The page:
The paper follows the description of two basic verbs of motion in the Sibe language, by describing verbs with analogical meanings in Khalkha Mongolian. I try to outline, using examples from the spoken language, their main grammatical functions and semantic fields. This paper presents a collection of systematically arranged material. A description of other verbs of motion in more languages should follow in order to present material for comparison and deeper research.

Veronika Kapišovská: Some remarks on loanwords in Mongolian lexical pairs

This paper discusses the specific ability of the Mongolian language to involve borrowings in the process of formation of lexical pairs. The phenomenon of lexical pairs is common in many languages spoken in the region of Central Asia – Mongolic, Turkic and to a lesser extent also Manchu-Tungus. Lexical pairs with borrowed components are further described from the point of view of various aspects in order to find out the features that distinguish them from among genuine lexical pairs. In conclusion several remarks on the usage of these lexical pairs are provided.

Kozo Yoshino: A consideration of communicative behaviours – Focusing on the kinship terminology and personal names/pronouns in the Mongolian language

In the previous article, we specified the communicating subjects within the sentences of self-oriented terms, address terms and terms referring to persons, and addressing of address terms of Mongolian naming terms in order to compare them with those of Japanese. We also discussed the interdisciplinary quality of the standards of communicative behaviour and family relationships (Yoshino 2009). In this article, we will introduce the complements of the self terms, address terms, and 3rd person terms of Mongolian naming terms. We will also redefine Mongolian communicative behaviour in terms of politeness based on the documentations from the previous and this article. This is therefore a continuation of what was discussed in the previous article.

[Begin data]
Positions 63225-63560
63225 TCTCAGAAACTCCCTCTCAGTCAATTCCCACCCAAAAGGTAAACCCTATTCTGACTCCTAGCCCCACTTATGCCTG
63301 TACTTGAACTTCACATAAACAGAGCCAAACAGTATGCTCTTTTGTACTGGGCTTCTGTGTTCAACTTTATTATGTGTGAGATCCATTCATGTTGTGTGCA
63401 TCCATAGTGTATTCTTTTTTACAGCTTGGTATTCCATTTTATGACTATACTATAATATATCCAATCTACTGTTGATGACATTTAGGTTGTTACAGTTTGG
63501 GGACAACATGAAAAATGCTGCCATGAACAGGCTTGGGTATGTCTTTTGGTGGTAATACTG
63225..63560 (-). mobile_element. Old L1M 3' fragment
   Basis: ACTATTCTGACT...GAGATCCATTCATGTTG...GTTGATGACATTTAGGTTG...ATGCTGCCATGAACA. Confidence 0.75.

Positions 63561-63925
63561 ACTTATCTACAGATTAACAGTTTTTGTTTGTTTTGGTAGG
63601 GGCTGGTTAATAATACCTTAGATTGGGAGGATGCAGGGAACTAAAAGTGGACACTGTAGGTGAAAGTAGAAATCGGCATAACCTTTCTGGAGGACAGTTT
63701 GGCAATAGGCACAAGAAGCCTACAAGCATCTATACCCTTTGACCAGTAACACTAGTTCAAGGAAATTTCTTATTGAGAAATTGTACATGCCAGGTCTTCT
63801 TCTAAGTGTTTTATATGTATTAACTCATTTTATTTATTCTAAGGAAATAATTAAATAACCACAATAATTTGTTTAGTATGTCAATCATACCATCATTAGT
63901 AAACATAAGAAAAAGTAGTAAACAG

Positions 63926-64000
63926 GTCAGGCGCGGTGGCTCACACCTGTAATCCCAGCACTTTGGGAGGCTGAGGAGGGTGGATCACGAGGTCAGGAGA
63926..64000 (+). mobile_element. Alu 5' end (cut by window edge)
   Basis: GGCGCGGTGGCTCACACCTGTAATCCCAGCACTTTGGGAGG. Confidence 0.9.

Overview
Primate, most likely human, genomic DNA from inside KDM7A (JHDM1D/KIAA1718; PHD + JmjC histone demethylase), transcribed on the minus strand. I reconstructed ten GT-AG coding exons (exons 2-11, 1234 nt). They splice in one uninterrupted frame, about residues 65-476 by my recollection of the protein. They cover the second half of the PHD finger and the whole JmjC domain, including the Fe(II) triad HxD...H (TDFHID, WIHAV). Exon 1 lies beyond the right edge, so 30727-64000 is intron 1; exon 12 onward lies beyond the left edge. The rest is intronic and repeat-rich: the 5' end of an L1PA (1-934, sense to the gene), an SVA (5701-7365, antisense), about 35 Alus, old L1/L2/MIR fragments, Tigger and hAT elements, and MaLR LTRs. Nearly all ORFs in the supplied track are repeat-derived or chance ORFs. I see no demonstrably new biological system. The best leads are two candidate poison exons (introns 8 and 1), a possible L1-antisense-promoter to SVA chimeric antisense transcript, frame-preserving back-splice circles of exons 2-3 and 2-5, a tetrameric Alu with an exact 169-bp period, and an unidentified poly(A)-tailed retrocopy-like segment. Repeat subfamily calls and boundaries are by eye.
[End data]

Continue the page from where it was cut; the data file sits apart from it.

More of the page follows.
Jaroslav Vacek: Verba dicendi and related etyma in Dravidian and Altaic. 5.2. Etyma with initial vowels (i-, e-, u-, o-, a-) and root-final liquids

This paper is the last in a series presenting the material collection of verba dicendi arranged according to their formal phonetic structure (starting with Vacek 2003ff.). The present subject is verb roots with initial vowels (i-, e-, u-, o-, a-) and root-final liquids. This paper finalises the group of verba dicendi with initial vowels (Vacek 2010c) and is structured analogically with the previous papers. It collects available material parallels from the individual Mongolian, Manchu-Tungus, Turkic and Dravidian languages. In agreement with previous findings, besides the verba dicendi in the narrow sense of the word there are also a few onomatopoetic expressions which are formally close to the VL-/VR- root structure of the relevant verba dicendi.

Review section

Serjee, Besud Jambaldorjiin, Orchin tsagiin mongol khelnii onooson neriin sudalgaa (The Study of the Onomastics of Contemporary Mongolian Language). MUIS, Mongol khel soyolyn surguuli, Ulanbaatar 2010, 315 pp. Price not specified; ISBN 978-99962-3-020-2 – Reviewed by Eva Obrátilová

Elisabetha Chiodo, The Mongolian Manuscripts on Birch Bark from Xarbuxyn Balgas in the Collection of the Mongolian Academy of Sciences. Part 1–2. Asiatische Forschungen. Monographienreihe zur Geschichte, Kultur und Sprache der Völker Ost- und Zentralasiens. Band 137, 1–2. Harrassowitz Verlag, Wiesbaden 2009. Part 1: X+305 pp. + Facsimiles; Part 2: VIII+338 pp. + Facsimiles. Hardback, price not stated; ISBN 3-447-04246-X, ISSN 0571-320X – Reviewed by Ondřej Srba